So how does massage reduce pain? – Part 1 15 Jun 2020
I said in a previous post that scientists are interested in finding out how massage works. So if we accept that massage reduces muscle pain, that leaves the question, "How does massage reduce muscle pain?".
In 1965, Ronald Melzack and Patrick Wall outlined a scientific theory about psychological influence on pain perception; the ‘gate control theory’. According to the gate control theory, pain signals are not free to reach the brain as soon as they are generated at the injured tissues or sites. They need to encounter certain ‘neurological gates’ at the spinal cord level and these gates determine whether the pain signals should reach the brain or not. In other words, pain is perceived when the gate gives way to the pain signals and it is less intense or not at all perceived when the gate closes for the signals to pass through.
Cutaneous mechano-receptors are stimulated by touch (massage) and transmit information within large never fibres to the spinal cord. These impulses block the passage of painful stimuli entering the same spinal segment along small, slowly conducting neurons.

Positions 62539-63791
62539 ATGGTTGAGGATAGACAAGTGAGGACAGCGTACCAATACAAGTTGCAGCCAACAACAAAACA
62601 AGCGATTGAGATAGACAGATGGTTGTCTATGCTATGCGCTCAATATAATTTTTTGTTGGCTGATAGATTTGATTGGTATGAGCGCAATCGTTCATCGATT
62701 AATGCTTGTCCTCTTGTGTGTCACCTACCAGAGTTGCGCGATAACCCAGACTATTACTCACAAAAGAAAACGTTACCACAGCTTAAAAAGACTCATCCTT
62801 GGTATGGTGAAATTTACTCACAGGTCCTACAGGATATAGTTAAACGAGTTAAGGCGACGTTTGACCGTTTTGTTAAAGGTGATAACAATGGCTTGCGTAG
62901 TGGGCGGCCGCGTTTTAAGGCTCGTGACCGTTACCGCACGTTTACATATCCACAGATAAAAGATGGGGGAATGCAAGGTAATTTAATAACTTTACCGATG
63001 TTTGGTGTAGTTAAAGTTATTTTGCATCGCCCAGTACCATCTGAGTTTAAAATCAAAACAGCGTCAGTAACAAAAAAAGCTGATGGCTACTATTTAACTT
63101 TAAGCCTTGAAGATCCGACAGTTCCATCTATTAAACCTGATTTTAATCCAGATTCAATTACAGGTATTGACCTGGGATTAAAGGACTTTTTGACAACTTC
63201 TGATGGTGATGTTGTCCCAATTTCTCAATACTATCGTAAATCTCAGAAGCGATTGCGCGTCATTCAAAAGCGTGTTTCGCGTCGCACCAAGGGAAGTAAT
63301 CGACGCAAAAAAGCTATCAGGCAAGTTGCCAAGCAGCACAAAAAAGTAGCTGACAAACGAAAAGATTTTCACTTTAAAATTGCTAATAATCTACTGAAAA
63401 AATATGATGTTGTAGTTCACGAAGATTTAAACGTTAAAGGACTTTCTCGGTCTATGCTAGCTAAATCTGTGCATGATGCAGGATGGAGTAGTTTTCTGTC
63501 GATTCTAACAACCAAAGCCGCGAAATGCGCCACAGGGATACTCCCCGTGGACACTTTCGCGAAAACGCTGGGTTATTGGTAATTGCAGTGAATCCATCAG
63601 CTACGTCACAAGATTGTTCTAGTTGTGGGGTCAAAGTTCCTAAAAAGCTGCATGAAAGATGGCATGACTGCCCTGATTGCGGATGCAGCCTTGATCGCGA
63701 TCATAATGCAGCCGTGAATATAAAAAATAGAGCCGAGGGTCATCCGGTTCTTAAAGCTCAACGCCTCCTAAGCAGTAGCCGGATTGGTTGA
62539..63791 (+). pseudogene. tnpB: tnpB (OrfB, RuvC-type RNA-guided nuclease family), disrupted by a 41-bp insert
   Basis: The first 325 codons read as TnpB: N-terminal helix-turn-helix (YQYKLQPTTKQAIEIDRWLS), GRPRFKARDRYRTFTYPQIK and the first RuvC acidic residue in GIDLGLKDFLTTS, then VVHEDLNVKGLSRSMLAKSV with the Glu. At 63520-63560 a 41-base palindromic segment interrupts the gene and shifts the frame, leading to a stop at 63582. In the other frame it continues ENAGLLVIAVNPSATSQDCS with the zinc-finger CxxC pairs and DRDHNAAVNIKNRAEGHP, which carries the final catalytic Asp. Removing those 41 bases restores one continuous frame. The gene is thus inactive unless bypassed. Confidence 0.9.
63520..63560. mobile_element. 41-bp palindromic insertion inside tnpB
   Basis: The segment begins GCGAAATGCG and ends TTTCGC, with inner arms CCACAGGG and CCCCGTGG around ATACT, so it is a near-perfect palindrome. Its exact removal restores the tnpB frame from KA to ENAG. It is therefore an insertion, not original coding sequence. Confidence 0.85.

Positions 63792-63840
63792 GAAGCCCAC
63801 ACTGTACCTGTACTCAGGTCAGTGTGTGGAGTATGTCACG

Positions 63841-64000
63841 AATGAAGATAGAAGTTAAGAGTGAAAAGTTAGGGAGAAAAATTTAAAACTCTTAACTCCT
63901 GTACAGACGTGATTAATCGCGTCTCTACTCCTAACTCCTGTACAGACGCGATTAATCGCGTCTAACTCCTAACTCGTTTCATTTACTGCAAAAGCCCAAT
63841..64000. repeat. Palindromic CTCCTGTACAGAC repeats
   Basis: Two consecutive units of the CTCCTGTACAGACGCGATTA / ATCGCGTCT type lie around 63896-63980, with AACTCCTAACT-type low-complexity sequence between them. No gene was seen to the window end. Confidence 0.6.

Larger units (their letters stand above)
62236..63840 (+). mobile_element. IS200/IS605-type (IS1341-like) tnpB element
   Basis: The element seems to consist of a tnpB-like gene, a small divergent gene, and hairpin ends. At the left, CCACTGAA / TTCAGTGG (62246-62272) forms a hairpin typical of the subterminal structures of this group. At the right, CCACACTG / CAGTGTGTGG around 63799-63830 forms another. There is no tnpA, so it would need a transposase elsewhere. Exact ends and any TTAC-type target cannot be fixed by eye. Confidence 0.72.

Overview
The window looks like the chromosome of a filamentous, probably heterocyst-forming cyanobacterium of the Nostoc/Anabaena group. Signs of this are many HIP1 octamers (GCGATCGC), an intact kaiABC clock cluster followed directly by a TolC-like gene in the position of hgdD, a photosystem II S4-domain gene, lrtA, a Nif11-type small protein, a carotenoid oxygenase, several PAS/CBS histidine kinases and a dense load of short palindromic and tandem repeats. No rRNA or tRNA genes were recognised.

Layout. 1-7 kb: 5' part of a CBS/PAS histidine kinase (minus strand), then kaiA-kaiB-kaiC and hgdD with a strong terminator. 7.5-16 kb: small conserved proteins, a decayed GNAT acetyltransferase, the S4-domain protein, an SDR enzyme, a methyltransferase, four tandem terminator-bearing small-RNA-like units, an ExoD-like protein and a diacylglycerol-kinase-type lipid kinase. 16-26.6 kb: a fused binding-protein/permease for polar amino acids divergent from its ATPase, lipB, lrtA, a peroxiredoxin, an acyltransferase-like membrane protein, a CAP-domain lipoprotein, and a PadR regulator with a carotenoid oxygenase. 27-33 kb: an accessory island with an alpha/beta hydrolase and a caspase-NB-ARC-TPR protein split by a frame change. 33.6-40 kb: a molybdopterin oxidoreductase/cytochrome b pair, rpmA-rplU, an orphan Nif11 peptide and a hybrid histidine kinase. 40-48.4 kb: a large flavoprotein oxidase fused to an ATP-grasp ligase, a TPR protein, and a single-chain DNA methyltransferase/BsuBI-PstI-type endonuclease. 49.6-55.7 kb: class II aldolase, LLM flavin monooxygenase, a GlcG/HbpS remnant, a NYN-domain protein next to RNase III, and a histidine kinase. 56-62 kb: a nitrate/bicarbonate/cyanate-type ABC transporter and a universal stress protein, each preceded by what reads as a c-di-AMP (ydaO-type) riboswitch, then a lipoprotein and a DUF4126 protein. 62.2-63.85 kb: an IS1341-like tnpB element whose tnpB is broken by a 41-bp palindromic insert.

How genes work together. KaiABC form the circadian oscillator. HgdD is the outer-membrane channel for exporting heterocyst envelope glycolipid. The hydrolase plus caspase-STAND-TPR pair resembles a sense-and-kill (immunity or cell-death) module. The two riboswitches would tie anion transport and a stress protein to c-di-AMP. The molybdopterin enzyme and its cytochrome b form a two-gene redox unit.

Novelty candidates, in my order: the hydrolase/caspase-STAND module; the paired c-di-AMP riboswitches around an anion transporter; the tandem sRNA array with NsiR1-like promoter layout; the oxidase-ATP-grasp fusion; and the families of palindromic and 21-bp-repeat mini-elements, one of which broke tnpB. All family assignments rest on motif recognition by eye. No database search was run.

This theory gives the explanation for why someone finds relief by rubbing or massaging an injured or a painful area. For example, the pain gate theory explains "how" a child feels better after mum or dad intuitively rub their knee when they have fallen over.
In summary massage produces short term pain relief by being a particularly effective trigger for the pain gate process.
Melzack R, & Wall PD (1965). Pain mechanisms: a new theory. Science (New York, N.Y.), 150 (3699), 971-9 Moayedi M, & Davis KD (2013). Theories of pain: from specificity to gate control. Journal of neurophysiology, 109 (1), 5-12
Jacobs M. (1960) Massage for the relief of pain: anatomical and physiological considerations. Physical Therapy Review, 40: 93-8
Melzack R, Wall PD. Pain mechanisms: a new theory. Science. 1965 Nov 19;150(3699):971–979.
Wells PE, Frampton V, Bowsher D. (1988) Pain: Management and Control in Physiotherapy. Heinemann Medical. Chapter 13.
Watson J. (1982) Pain mechanisms: a review. 1. Characteristics of the peripheral receptors. Australian Journal of Physiotherapy. 27:135-43